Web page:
But by Detroit standards, Jackson is a model of restraint. Democratic Rep. John Conyers, whose wife is doing time for accepting bribes when she was on the city council, has flat-out declared that there is a "racial component" to how Snyder is exercising his emergency powers. The Rev. Wendell Anthony, another local firebrand, has commented that he won't stand by and let Snyder put Detroiters "back in the plantation." But the prize for incendiary comments went to Minister Malik Shabazz, who declared: "Before you can take over our city, we will burn it down first."
Nor are these empty words. Detroit's activists will break into riots and strikes if the authorities use the consent agreement to make the necessary cuts in union wages and benefits. Even sabotage of city infrastructure can't be ruled out. For example, the city's unionized mechanics immobilized the bus system recently when they refused to repair broken buses in retaliation against relatively minor layoffs of drivers.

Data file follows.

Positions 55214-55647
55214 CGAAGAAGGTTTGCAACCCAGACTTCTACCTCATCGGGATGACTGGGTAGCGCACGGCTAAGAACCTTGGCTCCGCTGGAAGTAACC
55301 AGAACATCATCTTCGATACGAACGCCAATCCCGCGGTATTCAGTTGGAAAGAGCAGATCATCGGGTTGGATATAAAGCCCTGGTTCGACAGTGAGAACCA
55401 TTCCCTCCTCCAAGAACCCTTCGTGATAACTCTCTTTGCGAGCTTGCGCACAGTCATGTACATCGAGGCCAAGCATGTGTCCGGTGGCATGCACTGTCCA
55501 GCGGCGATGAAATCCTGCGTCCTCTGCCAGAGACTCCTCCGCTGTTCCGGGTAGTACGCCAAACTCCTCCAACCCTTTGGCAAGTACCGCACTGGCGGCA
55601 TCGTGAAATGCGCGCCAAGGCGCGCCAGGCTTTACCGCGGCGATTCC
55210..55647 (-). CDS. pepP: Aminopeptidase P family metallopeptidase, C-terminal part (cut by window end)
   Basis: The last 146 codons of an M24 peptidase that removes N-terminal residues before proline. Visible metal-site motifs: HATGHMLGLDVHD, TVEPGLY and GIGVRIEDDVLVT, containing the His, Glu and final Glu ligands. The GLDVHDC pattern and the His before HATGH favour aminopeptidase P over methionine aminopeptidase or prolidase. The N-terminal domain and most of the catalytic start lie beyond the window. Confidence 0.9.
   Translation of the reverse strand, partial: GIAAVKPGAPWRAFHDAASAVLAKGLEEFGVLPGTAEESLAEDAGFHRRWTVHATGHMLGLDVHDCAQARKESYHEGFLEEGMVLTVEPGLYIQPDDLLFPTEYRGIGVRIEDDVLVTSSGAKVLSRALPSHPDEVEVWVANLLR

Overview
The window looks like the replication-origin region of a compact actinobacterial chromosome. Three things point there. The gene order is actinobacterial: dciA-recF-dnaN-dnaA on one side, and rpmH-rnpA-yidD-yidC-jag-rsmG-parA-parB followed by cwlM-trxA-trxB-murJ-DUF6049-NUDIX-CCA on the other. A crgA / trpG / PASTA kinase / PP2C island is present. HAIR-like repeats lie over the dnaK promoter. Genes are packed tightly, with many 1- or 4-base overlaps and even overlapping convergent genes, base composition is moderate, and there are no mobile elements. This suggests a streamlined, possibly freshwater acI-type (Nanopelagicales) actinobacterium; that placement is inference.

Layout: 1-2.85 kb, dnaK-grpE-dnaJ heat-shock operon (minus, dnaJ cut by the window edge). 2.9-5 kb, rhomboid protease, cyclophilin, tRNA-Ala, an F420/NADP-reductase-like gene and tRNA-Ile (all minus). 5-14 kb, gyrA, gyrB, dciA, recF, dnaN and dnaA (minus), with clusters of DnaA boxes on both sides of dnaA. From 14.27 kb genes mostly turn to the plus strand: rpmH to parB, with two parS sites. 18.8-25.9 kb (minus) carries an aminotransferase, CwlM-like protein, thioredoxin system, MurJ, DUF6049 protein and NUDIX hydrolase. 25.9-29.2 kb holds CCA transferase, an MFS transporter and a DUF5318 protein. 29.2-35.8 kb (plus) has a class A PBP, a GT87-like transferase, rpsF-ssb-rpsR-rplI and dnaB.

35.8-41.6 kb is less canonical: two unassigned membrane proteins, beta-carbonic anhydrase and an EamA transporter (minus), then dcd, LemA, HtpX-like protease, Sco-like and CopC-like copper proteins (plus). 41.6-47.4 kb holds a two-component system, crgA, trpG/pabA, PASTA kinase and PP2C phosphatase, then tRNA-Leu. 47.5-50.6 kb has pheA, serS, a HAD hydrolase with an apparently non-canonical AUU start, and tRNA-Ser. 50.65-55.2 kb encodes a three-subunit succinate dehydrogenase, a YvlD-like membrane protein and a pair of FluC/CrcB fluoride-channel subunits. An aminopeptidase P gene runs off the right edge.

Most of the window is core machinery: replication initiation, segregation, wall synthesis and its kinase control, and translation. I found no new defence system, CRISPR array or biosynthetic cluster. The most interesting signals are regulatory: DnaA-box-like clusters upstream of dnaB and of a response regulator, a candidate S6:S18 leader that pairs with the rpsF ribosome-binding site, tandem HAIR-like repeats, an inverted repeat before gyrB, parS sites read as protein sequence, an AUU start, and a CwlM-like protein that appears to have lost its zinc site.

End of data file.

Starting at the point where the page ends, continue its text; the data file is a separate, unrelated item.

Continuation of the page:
Given these realities, it might have made more sense to cut to the chase and let the city go into bankruptcy. That wouldn't have been pleasant: Detroit's bankruptcy will hurt Michigan's economy, raising statewide borrowing costs and discouraging businesses from locating here. But if this consent agreement fails, as it will, bankruptcy will be the eventual step anyway. By then, however, valuable time and money will have been lost, requiring even more draconian cuts mandated by a court.
Putting Detroit in prolonged purgatory as the consent agreement has done might be the worst option.
Reason Foundation Senior Analyst Shikha Dalmia is a columnist at The Daily, where a version of this column originally appeared.